SLR Photography

Discussion in 'Photography' started by Mr Happy, Jun 28, 2010.

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  1. Mr Happy

    Mr Happy LE Moderator

    I'm a bit of a duffer on this subject - like many others - and am wondering if there is a smart person out there that can help with some idiot questions.

    I had a Nikon SLR 35mm F65 with two lenses 70-300mm and 28-80?mm (I think).

    A good friend has recently given me his Nikon SLR Digital D70 with a lens (18-50?mm)

    1. I've noticed that my 35mm lenses fit the Digital camera - are there going to be any issues in using them? Will I damage the camera? Will certain features (auto focus for example) not work? It appears to be OK but have only had a few minutes of play time.

    2. I've been interested in doing some fisheye photography for some time, 18mm is quite fishy but not obviously as good as 8mm. Is there a sensibly priced starting lens I should get to see how far I wish to go? Where can I get it other than ebay, clearly 2nd hand is preferable. Does it have to be digital or will 35mm work?

    3. Another friend has remote flashes to prevent shadow's with indoor photography and stuff, it looks worth the investment, any thoughts? Good source/manufacturer?

    4. I am thinking of a remote trigger, is £30 a reasonable price?

    Duff questions the lot but I'm all keen today.

    Mr H
  2. The digital mounts are the same as the old mounts to make the lenses interchangeable. A lens is just a lens and it carries the image into the body of the camera. Apertures and shutters are contained within the camera and operate the same regardless of the lens. I've used my old lenses on my digital SLR with no apparent problems and I can even use the auto setting if I wish. Just as well, given the cost of lens!
  3. Go for a Nikon Speedlight - cracking piece of kit - and try and bounce the flash off ceilings if indoors. Always looks better.

    Lenses won't damage camera, but you may not be able to use all the features you would normally.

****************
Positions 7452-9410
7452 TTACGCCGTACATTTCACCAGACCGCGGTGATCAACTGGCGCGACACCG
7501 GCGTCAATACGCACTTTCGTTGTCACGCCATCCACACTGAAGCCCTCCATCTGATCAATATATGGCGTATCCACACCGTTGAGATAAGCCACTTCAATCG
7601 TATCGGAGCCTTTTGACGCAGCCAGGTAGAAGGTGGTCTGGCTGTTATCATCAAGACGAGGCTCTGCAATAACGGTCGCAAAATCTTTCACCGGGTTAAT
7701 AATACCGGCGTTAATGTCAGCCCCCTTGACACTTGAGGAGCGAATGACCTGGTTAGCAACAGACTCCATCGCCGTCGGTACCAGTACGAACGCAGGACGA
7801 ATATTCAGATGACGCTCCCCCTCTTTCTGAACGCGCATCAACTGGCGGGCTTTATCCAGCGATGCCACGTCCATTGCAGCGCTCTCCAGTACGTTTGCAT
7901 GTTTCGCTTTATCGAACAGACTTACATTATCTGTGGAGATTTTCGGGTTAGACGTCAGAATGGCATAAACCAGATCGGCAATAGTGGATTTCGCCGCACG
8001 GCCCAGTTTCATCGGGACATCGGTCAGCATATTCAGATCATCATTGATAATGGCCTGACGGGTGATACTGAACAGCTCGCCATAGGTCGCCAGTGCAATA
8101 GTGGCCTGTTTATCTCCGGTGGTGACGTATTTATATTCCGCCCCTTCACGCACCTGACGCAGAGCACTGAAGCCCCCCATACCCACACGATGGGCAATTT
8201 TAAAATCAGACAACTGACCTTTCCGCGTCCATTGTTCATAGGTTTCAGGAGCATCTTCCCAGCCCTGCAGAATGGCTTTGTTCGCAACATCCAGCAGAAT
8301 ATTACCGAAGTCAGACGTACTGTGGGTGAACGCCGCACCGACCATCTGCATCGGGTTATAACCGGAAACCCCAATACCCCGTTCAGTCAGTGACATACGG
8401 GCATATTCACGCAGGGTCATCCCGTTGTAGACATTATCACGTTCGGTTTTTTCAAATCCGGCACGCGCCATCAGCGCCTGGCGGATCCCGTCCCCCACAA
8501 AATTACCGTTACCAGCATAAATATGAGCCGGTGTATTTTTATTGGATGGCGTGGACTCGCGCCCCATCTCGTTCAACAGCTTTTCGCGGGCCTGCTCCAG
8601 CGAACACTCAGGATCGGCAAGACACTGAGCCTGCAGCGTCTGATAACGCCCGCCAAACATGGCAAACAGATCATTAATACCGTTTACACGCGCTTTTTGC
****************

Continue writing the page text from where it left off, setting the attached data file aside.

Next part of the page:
Personally I'm not sure about fisheye lenses - they're bloody expensive and you probably won't use it very often. Better off sticking to a really good, very wide angle lens. Depends on what sort of shots you like to take, though.
  4. Once you go digital the quality of the camera is not as critical as in the old days of film, but the software becomes important as you can do an amazing amount of stuff with a mediocre digital photograph, I no tend to blaze away in a way I could never afford in the days of film but then spend a lot of time editing the results,
  6. For digital fisheye, can't you just manipulate an ordinary image?
  7. I opened this thread expecting lots of gaping, up the chuff, shots and other steamy camera work, this is the NAAFI bar afterall.

    Imagine my surprise and disapointment to find the bar full of spotters!
  8. I expected pictures of a proper rifle.
  9. Sympathetic_Reaction

    Sympathetic_Reaction LE Book Reviewer

    I'd need to check but I think the D70 body was one of the Nikons that had the auto-focus motor removed from the body to save weight and size. This means no auto-focus unless you get the newer lenses (with the autofocus motor in the lens, AF-S code i think)

    Apart from that there should be no issues with connection.

    Remember that with the digital you have a smaller CCD than you would have film the CCD is not 35mm, this usually means that your lenses have a different values than with film...think it is a factor of 1.5 with Nikon but unsure again...been too long since I looked it up.

    The standard lens which comes with the D70 is pretty good for a standard is the standard across the whole range of D cameras I think...I have it on my D40.

    The D70 should have a remote trigger just need the little clicker (RF transmitter) which is a standard Nikon item, can't remember the price but it wasn't much.

    Never tried a fisheye, but if you are after a bit cheaper lenses I have been impressed with the Sigma ones...just get the right version for the body (i.e. autofocus in the lens if needed). Some Nikon purists will be crying now, but I have no problem using alternative lens designs.

  10. If you're going digital, save yourself the cost of a fisheye lens; do all the image morphing using software.

    Also a fisheye is a bit of a one trick pony, go with the software option IMHO.
  11. man's gun, that was etc etc, blah blah
  12. have to agree on the Sigma lenses, I have them for both my Nikon and Canon and they are great for the price, i tend to go to a specialist camera shop to get information about lenses, filters, flash units etc and then make a note of the model and search online for the items, saves a few quid
  13. Agreed, you could do "Real" drill with an SLR rather than the new popgun!
  14. Gremlin

    Gremlin LE Good Egg (charities)

    You're thinking of the D40/D60 series. The D70 has an auto focus motor built in!